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Downgrading the SA embassy is unconstitutional

  • Downgrade1
The proposed downgrade of the South African embassy in Israel - a motion before the ANC national conference next month - met solid opposition on constitutional, religious and communal grounds last week.
by MICHAEL BELLING | Nov 23, 2017

In fact, according to Thoko Mkhwanazi-Xaluva, chairperson of the Commission for the Promotion and Protection of the Rights of Cultural, Religious and Linguistic Communities (CRL), downgrading the embassy would “violate the Constitution” of South Africa.

She was one of five speakers in a panel discussion on the social implications of a downgrade, at the Rabbi Cyril Harris Community Centre, in partnership with the SA Jewish Board of Deputies.

Mkhwanazi-Xaluva explained the CRL looked at everything from the perspective of the Constitution and she suggested it was time to have “a critical discussion with the ANC about the constitutionality of this decision”.

This would be in terms of the cultural, religious, linguistic rights of the Jewish community, she says. “What are the religious rights when the access to Israel is diminished one way or another?” she asked.

“You also don't want to be in a situation when 10 to 15 years down the line, all your cultural and religious resources that you have been drawing from Israel, have been diminished,” Mkhwanazi-Xaluva said. Then you have to go through a process of resuscitating what has been diminished.”

She says the CRL has volunteered to talk to the Deputy President’s Office around this issue. Part of his mandate is to look at social cohesion in this country and that means to make everyone feel as if they belong and not to alienate any community.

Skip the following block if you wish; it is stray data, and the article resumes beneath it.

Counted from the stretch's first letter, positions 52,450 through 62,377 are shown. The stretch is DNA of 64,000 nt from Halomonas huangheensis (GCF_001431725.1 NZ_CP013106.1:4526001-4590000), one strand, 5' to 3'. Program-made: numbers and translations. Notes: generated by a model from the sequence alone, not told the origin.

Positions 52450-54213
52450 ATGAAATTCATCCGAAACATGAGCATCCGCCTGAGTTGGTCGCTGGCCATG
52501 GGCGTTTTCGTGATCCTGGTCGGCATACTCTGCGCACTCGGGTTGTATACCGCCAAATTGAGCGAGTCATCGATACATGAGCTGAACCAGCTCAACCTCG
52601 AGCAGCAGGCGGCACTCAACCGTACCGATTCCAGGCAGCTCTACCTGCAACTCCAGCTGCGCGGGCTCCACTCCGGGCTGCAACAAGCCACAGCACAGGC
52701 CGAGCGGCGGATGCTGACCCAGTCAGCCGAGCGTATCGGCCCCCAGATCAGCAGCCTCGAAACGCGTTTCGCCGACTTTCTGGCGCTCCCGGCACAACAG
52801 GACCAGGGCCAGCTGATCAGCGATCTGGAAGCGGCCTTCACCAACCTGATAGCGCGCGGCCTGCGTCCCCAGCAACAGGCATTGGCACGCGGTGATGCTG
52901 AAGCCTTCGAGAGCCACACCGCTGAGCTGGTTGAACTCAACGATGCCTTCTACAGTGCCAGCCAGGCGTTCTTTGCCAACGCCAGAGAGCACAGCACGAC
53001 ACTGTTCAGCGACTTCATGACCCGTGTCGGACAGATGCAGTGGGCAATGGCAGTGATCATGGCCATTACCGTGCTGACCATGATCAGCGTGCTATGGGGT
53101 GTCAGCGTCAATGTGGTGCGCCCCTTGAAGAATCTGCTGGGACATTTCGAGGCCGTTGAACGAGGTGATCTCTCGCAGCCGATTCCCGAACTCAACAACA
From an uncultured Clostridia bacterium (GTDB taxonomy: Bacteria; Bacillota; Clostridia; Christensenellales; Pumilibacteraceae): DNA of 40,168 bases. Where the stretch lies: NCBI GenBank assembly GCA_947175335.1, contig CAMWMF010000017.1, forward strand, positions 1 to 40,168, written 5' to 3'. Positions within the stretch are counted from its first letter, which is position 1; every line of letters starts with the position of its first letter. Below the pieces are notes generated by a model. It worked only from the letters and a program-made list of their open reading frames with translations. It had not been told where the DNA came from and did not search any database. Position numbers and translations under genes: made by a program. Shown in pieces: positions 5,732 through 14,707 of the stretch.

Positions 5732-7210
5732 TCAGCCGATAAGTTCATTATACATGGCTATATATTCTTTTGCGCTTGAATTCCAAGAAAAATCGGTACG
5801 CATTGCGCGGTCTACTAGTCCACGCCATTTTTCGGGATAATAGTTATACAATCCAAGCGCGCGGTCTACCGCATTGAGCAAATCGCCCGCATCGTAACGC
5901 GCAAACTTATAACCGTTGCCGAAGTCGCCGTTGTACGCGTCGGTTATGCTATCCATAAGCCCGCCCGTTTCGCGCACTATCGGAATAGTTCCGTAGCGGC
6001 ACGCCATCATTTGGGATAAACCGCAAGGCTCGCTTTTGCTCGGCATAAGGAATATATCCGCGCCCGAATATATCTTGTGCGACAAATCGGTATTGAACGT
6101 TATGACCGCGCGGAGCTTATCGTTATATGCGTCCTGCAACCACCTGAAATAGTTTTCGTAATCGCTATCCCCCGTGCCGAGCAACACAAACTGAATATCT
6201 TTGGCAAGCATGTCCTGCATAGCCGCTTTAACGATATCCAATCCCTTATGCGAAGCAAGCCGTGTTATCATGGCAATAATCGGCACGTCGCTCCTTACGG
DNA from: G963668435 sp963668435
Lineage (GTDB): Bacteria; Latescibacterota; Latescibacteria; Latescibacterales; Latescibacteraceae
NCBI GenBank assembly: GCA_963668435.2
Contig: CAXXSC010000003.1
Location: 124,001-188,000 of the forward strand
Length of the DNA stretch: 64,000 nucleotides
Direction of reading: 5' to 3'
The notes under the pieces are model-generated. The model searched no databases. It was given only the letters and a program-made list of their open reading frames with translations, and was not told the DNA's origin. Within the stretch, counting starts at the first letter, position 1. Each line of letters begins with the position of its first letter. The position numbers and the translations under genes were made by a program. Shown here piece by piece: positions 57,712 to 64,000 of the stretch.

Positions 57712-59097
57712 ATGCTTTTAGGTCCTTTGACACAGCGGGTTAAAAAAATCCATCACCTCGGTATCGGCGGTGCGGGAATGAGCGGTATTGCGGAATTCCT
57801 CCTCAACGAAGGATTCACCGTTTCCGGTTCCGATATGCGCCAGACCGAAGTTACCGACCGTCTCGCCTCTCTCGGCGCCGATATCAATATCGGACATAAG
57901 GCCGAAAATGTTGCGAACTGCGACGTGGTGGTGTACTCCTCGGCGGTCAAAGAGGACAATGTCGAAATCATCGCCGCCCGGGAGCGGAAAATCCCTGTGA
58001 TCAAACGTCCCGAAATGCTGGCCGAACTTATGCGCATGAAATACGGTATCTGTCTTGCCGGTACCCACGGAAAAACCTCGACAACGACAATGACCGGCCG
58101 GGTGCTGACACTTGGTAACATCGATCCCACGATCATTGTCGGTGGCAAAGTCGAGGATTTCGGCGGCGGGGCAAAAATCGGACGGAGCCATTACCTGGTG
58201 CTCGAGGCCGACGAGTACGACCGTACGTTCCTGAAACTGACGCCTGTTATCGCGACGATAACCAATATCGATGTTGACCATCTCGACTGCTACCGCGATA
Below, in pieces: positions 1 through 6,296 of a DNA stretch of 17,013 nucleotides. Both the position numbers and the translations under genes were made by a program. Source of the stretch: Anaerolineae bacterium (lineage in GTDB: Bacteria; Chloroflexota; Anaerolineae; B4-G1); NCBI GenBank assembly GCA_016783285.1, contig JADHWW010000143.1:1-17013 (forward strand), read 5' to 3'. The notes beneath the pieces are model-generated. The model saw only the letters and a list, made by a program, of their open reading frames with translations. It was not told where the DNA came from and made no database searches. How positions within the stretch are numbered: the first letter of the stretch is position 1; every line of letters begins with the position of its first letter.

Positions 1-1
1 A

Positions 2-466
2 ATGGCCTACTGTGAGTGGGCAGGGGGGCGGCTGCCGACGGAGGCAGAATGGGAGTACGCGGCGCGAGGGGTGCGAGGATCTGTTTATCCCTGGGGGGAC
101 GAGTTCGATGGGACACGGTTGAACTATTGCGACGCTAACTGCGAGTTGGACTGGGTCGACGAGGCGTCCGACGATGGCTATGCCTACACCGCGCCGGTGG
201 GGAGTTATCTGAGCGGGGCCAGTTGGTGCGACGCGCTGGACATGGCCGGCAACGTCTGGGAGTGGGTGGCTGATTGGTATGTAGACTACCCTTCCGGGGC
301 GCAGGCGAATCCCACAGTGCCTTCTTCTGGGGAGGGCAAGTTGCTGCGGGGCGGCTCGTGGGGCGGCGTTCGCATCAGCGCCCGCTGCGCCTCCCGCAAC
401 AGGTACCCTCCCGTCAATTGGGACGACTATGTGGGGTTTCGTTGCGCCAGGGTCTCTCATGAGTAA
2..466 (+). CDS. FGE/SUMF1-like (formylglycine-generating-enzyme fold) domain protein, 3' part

“We have met with his Office and told them the Deputy President needs to rise to the occasion as it is better to deal with this before it becomes an explosion and lands up in the Constitutional Court.

“They need to listen to this from our perspective as a Chapter Nine institution designed to protect these rights and why we feel they would be violated.

Mkhwanazi-Xaluva said they have also engaged “vigorously” with the Portfolio Committee on International Affairs, among others, to make sure their warnings are heard before the decision is made.

She insisted the CRL would be engaging with all the relevant people to ensure they know what they would be violating, and what they are up against, before they make their decision.

“The rights of the Jewish community should be protected on this issue. The dignity of the Jewish community must not be violated,” she said.

“Our role is to make sure that the rights of any CRL community are not affected negatively, but promoted and protected.”

Wendy Kahn, national director of the Board, said a downgrade could result in a “tit-for-tat dance”, with visas being required for travel and no senior diplomat being available in Israel in the event of a crisis there.

The proposal to downgrade came from the ANC’s July policy conference. However, Kahn said that Edna Molewa - the minister of environmental affairs and chairperson of the ANC’s international relations committee - had assured Board President Mary Kluk that there were divergent opinions on the issue.